Along those lines, I agree with @annevk that there's no clear way to achieve accountability with the system lock case, since the display is the only obvious indicator that the device is abnormally active.

@fabricedesre

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@fabricedesre fabricedesre commented Jan 22, 2020

If you limit the concept to foreground content, that prevents valid use cases like holding a wake lock to ensure a webmail can finish downloading an attachment in the background for instance.

Wake locks are really double edge swords. There are cases where it would make sense to not offer direct access to a wake lock, but instead to add an optional "hold a lock while running that task" features to eg. fetch().

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@tomayac tomayac commented Jan 22, 2020

For fetching data in the background, there’s the Background Fetch proposal.

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@fabricedesre fabricedesre commented Jan 22, 2020

@tomayac thanks, I had forgotten about that one.

@reillyeon

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@reillyeon reillyeon commented Jan 22, 2020

From my perspective as co-chair of the DAS WG I don't feel that the system wake-lock portion of the specification is well-considered enough to discuss shipping. As a Chromium contributor I will note that it is not included in the current Blink Intent to Experiment for the Wake Lock API and will not be included in the following Intent to Ship.

I have some ideas for how to expose system wake locks to users, such as requiring a notification indicating a task in progress with a cancelation button that would revoke the lock. I invite Mozilla to continue to engage with this specification through the WG to discuss use cases for and mitigations against abuse of system wake locks.

Despite both being "wake locks" I think the considerations around each type are sufficiently different that it may make sense to split this issue in two. From my perspective getting Mozilla's position on screen wake locks is more valuable as the specification work is more mature and there is another engine considering shipping.

@bholley

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@bholley bholley commented Jan 22, 2020

Thanks Reilly, that's helpful context.

Given the above, I'm going to modify the title of this issue to scope the discussion to screen wake locks. If someone would like Mozilla's opinion about system wake locks, we can discuss those in a separate issue.

@marcoscaceres

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@marcoscaceres marcoscaceres commented Jan 22, 2020

I'd also like to see the "system lock" portion of the API dropped from the spec entirely (w3c/wake-lock#232). I think the screen wake lock use cases for the API are valid and would encourage us to work together with the DAS WG to make sure the API can have a sane activation and user control model.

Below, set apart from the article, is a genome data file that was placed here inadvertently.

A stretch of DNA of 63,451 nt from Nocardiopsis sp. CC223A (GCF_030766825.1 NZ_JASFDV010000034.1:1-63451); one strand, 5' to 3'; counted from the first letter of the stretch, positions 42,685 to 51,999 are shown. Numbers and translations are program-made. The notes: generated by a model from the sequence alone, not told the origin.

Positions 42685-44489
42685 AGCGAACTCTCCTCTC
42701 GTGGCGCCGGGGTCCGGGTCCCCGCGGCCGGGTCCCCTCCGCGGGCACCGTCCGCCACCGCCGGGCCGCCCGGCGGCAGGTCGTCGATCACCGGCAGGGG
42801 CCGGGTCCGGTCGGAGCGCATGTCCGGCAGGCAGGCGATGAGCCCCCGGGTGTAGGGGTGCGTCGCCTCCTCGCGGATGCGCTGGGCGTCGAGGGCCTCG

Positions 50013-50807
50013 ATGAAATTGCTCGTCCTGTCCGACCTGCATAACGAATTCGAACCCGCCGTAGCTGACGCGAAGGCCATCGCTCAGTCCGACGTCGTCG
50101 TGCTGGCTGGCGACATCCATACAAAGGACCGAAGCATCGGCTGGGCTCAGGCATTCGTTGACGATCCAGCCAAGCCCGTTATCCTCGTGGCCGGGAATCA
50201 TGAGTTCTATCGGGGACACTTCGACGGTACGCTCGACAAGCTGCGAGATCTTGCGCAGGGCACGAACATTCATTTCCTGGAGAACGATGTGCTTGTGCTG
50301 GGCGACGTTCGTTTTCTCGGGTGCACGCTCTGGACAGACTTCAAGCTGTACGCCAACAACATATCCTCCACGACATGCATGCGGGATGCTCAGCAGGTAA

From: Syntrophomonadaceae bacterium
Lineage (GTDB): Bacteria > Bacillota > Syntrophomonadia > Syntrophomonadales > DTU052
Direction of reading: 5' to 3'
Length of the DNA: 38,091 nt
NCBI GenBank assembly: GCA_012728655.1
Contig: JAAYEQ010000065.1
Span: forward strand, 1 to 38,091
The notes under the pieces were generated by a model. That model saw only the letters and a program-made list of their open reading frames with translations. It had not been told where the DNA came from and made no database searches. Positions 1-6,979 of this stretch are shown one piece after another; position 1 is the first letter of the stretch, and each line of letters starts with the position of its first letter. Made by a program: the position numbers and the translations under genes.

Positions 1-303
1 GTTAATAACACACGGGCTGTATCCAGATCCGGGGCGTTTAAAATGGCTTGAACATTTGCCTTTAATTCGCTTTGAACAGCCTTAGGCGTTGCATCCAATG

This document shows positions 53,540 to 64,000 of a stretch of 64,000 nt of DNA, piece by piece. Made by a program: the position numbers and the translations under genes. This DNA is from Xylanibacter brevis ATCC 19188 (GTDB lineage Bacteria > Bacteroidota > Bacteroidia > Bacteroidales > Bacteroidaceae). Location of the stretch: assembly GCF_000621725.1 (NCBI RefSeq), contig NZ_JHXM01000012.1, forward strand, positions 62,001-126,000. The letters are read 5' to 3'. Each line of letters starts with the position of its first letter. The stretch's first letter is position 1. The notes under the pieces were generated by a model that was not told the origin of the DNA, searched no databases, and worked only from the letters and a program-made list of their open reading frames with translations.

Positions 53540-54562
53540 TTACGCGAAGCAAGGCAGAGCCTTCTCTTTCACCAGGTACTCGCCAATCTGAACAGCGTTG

@marcoscaceres marcoscaceres changed the title Wake Lock API Screen Wake Lock API Jan 22, 2020
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@marcoscaceres marcoscaceres commented Jan 23, 2020

I've updated the issue's title.

Let's refrain opening a new issue for System Wake Lock. I'll follow up with the WG about removing system wake locks from the current spec. If the WG doesn't agree, we can signal that we consider such wake locks harmful and prefer those use cases be addressed via other APIs (e.g., whatever the appropriate background sync solution ends up being).

I'm unsure any of our positions fit neatly here: it's definitely not "defer", because we see the spec as potentially harmful... but, at the same time, by working on the spec (rather than prototyping it), I'm optimistic it could be made non-harmful and eventually "worth prototyping" in the future.

Do others agree? Does that seem like a good path forward?

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@martinthomson martinthomson commented Jan 23, 2020

This ambiguity is generally true of many specifications that we've reviewed. I think that I'd be comfortable with being supportive of this (or to mark it "harmless"), as long as we are clear in the explanation that this is contingent on some important issues being addressed.

FWIW, I know that we hold our independence with respect to policy decisions close, such that we might see some browsers use explicit prompting for this where others don't. I think that if we were unable to find norms that were at least approximately consistent between browsers then I would be more inclined to say that this is harmful. But I don't see that coming out of this based on this comment which is reassuring.

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@bholley bholley commented Jan 23, 2020

Yeah, this feels within striking distance of worth prototyping. Rather than articulating an interim position, I'm inclined to just see if we can get the spec on a course we're comfortable with and then mark it as such.

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@marcoscaceres marcoscaceres commented Jan 23, 2020

I'll work with @reillyeon and the DASWG on it and report back once the spec is looking a little better 🤞.